Saks Fifth Avenue is conservatively holding its Holiday window reveal back until Monday November 24. With new ownership and management, the store is also looking to make a splash, so say goodbye to those illuminated dancing snowflakes on the façade that the store has presented in the past seasons. This year, Saks is promising The Rockettes themselves at the unveiling as well as a display from Fireworks by Grucci. The windows will pay tribute to the Roaring '20s and include brand new high-tech projections and lighting schemes. The launch will be live-streamed at Saks.com.
Bloomingdale's will be celebrating its windows on Monday as well with a live performance from Broadway star Idina Menzel at 5 PM on the Beacon Court of the Bloomberg Building across 59th Street along with the cast of the Off-Broadway show Illuminate.
Plan to leave work early.
The rumors that Saks Fifth Avenue has designs on the Financial District took on a lot more credibility today as The Wall Street Journal reports of a comprehensive plan to bring not only a full line Saks store but also an Off Fifth outlet unit and headquarters for all of corporate parent Hudson's Bay Co. U.S. operations to the neighborhood. The Journal notes that negotiations are ongoing and could still fall apart, but the landlord in all cases would be Brookfield Office Properties Inc., and the proposed Saks Fifth Avenue store would be, as previously reported, placed at the Brookfield Place luxury retail complex at what was previously known as the World Financial Center. The Off Fifth would take over the Brooks Brothers store at One Liberty Plaza which Brookfield also controls. The office space for Saks, Saks Off Fifth, Hudson's Bay and Lord & Taylor would comprise collectively a whopping 400,000 square feet, making this a substantial real estate deal by anyone's standards.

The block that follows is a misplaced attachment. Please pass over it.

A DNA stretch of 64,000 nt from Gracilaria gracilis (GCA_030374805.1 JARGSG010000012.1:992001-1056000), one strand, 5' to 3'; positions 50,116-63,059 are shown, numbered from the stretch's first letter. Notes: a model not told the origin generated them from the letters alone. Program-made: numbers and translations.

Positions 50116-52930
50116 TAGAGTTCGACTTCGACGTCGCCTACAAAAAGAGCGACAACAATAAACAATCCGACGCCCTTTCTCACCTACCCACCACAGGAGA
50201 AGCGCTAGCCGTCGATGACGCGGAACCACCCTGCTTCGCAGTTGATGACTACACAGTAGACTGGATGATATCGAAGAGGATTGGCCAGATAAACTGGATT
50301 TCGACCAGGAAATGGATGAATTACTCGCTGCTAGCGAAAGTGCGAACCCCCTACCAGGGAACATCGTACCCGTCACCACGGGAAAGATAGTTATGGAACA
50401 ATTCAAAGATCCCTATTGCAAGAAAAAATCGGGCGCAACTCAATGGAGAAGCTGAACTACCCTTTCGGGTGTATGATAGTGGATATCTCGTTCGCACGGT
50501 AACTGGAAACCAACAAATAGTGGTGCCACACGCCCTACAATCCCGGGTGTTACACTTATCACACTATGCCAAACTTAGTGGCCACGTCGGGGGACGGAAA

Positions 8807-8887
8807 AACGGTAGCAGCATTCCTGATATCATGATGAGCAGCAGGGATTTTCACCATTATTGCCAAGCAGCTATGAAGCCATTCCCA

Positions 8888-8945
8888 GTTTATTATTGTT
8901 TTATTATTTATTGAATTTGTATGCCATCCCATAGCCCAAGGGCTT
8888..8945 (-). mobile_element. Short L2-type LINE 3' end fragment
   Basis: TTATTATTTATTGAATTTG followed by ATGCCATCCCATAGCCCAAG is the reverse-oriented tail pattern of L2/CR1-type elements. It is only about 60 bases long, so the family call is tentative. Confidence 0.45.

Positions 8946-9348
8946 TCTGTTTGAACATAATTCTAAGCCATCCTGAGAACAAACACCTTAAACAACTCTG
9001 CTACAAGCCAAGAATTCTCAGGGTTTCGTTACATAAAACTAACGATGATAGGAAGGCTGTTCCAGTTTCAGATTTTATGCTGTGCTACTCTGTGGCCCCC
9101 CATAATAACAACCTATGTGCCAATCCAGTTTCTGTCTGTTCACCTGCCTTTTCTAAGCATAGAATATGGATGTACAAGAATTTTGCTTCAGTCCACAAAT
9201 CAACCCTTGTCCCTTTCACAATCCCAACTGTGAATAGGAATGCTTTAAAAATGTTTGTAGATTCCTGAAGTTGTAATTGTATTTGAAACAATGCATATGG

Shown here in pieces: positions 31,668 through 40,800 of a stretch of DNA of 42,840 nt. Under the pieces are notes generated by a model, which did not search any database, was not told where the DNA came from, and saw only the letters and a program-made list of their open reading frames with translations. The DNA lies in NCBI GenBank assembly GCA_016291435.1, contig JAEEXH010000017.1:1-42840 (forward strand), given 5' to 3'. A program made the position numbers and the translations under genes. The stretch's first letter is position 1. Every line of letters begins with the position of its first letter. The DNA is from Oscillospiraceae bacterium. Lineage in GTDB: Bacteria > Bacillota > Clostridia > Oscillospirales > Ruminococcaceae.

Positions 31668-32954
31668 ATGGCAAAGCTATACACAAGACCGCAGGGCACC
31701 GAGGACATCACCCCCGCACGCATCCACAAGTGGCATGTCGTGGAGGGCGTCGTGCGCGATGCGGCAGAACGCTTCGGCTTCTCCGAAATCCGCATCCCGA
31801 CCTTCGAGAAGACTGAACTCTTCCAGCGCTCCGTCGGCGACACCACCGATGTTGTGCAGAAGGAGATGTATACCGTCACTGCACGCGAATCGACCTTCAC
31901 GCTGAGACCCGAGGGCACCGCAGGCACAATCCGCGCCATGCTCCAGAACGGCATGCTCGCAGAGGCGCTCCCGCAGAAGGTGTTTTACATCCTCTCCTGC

What would this mean for downtown shopping? For the new luxury shopping district downtown that is being created where there was never one before, a full line Saks would serve as strong anchor that would benefit all the designer boutiques expected to open not only in Brookfield Place, but also nearby in the new World Trade Center towers. It would also likely be the only instance of both a Full Saks and a Saks Off Fifth being separated by only a few city blocks. Typically, retailers like to keep a healthy distance between their main stores and their more downscale outlet divisions, but the compact nature Manhattan's cityscape makes that less of an issue. At One Liberty Plaza, Off Fifth would compete directly with the newly expanded Century 21 flagship which is arguably the city's top off-price fashion retailer. The Journal reports that all parties would like to close the deal before the end of the Summer, so some sort of confirmation one way or another should be coming in the next few weeks. Stay tuned.
Saks Looks to Expand Downtown (Wall Street Journal)
Rumors Now Have Saks Heading To The Financial District